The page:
August 20, 2007 By Wayne Hanson
Maryland Gov. Martin O'Malley delivered the keynote address at the Maryland Association of Counties (MACo) Annual Summer Conference in Ocean City on Saturday. O'Malley outlined his plans to work with local jurisdictions to confront state and local budget challenges, and outlined three broad themes to move Maryland forward: workforce creation, sustainability, and security integration.
O'Malley said security integration "means protecting our people and communities through seamless coordination and consistent information-sharing. It means that the criminal justice system must work as a system, not a collection of parallel lines -- and parallel cultures and parallel datasets and parallel intelligence systems -- that never meet.
"Security integration must be horizontal, as well as vertical," he said, outlining several initiatives including:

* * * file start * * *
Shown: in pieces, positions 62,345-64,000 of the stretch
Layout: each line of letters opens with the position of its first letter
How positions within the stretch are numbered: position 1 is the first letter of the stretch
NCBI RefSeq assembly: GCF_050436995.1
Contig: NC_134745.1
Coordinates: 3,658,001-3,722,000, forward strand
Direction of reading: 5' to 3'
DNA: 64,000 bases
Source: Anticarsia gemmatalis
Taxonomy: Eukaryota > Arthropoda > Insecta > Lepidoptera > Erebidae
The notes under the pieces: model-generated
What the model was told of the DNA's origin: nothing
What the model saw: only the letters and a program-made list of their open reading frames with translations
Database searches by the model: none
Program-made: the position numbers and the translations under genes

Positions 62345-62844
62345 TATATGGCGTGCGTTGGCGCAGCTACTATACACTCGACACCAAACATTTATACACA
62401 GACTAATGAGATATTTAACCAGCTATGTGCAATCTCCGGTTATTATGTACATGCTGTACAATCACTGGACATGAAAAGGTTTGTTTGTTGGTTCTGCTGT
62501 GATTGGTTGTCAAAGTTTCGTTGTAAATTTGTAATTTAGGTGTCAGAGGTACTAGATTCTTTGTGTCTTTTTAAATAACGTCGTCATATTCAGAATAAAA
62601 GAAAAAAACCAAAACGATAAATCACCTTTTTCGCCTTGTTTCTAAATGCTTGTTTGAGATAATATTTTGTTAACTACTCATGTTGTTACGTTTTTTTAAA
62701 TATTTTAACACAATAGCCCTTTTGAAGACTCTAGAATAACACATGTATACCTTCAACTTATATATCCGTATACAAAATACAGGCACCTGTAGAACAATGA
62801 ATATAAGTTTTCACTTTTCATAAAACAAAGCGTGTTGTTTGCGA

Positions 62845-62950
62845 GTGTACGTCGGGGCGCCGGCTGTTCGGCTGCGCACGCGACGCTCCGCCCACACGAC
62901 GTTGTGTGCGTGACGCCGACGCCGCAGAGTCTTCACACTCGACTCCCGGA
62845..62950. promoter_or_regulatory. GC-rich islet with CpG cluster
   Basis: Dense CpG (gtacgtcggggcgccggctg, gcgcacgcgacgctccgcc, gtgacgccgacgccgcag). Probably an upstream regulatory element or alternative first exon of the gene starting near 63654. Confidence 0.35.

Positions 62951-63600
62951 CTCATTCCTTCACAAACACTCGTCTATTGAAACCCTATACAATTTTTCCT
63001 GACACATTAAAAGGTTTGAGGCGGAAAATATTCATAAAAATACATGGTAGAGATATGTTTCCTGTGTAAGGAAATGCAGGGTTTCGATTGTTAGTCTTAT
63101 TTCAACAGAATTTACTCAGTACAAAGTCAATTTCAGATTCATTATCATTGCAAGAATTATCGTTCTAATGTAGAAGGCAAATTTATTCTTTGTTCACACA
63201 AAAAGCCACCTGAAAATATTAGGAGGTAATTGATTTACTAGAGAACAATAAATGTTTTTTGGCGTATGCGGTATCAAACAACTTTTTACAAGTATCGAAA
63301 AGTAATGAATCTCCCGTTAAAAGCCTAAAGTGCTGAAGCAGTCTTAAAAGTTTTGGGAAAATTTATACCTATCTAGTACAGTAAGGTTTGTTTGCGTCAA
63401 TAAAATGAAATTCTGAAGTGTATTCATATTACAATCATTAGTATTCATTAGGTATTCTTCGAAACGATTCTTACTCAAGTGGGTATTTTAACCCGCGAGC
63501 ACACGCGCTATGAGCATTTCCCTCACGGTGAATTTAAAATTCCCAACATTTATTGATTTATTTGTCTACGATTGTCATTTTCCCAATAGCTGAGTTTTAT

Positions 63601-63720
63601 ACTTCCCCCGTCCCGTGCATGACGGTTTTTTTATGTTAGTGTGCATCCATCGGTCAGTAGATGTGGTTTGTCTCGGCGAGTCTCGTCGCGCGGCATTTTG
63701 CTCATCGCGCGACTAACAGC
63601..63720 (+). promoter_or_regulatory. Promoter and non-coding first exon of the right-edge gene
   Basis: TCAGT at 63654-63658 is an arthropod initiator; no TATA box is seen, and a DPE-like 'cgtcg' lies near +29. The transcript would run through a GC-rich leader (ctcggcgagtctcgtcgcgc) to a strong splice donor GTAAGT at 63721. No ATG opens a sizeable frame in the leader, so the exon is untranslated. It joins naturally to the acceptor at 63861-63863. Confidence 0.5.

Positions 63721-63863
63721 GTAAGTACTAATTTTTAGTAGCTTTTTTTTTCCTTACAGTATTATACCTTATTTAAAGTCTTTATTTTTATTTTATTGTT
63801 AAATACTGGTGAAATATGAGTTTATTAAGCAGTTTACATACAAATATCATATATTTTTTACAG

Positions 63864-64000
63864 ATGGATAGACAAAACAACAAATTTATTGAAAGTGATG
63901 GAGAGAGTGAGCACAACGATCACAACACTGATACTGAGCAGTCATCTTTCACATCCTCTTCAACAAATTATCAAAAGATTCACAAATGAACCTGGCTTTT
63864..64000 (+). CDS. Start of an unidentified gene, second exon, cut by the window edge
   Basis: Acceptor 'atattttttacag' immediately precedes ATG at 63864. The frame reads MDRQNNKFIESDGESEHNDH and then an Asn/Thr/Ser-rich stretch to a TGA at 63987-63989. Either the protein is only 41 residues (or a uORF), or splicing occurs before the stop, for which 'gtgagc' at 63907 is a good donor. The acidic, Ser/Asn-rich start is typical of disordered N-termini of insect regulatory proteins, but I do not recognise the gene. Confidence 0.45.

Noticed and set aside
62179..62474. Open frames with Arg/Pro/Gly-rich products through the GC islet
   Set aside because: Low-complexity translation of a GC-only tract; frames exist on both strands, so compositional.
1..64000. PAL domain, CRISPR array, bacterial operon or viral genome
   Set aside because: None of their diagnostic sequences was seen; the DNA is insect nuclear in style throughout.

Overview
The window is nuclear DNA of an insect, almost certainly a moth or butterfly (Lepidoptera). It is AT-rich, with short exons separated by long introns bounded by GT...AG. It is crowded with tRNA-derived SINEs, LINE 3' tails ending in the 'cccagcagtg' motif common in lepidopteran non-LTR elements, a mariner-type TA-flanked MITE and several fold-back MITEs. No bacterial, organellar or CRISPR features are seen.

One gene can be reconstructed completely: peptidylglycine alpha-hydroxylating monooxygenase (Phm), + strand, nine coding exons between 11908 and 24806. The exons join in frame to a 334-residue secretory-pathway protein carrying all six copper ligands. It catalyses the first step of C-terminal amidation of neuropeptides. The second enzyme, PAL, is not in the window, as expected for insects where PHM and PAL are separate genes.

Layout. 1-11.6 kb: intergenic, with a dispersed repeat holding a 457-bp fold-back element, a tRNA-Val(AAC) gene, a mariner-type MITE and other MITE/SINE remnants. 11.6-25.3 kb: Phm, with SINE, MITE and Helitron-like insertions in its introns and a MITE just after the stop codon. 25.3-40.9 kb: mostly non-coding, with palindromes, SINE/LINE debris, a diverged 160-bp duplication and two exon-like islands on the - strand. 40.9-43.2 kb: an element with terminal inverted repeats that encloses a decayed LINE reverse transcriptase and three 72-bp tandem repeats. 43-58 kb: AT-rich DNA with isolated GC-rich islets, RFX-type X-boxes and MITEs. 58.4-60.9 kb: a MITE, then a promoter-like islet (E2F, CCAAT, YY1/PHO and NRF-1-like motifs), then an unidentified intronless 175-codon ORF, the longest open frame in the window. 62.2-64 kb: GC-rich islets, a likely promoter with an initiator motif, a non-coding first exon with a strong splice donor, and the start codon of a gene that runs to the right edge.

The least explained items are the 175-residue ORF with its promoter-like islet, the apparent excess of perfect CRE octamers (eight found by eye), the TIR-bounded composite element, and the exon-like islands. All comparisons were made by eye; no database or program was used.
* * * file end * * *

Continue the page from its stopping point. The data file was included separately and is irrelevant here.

"Beyond those short-term wins," said O'Malley, "we're also building a statewide criminal justice information system that will enable criminal justice professionals to track offenders from arrest on, without having to use 25 different passwords for 25 different state computer systems. Interoperability is a fundamental requirement for security integration, and we will make it a reality"
This Digital Communities white paper highlights discussions with IT officials in four counties that have adopted shared services models. Our aim was to learn about the obstacles these governments have faced when it comes to shared services and what it takes to overcome those roadblocks. We also spoke with several members of the IT industry who have thought long and hard about these issues. The paper offers some best practices for shared government-to-government services, but also points out challenges that government and industry still must overcome before this model gains widespread adoption.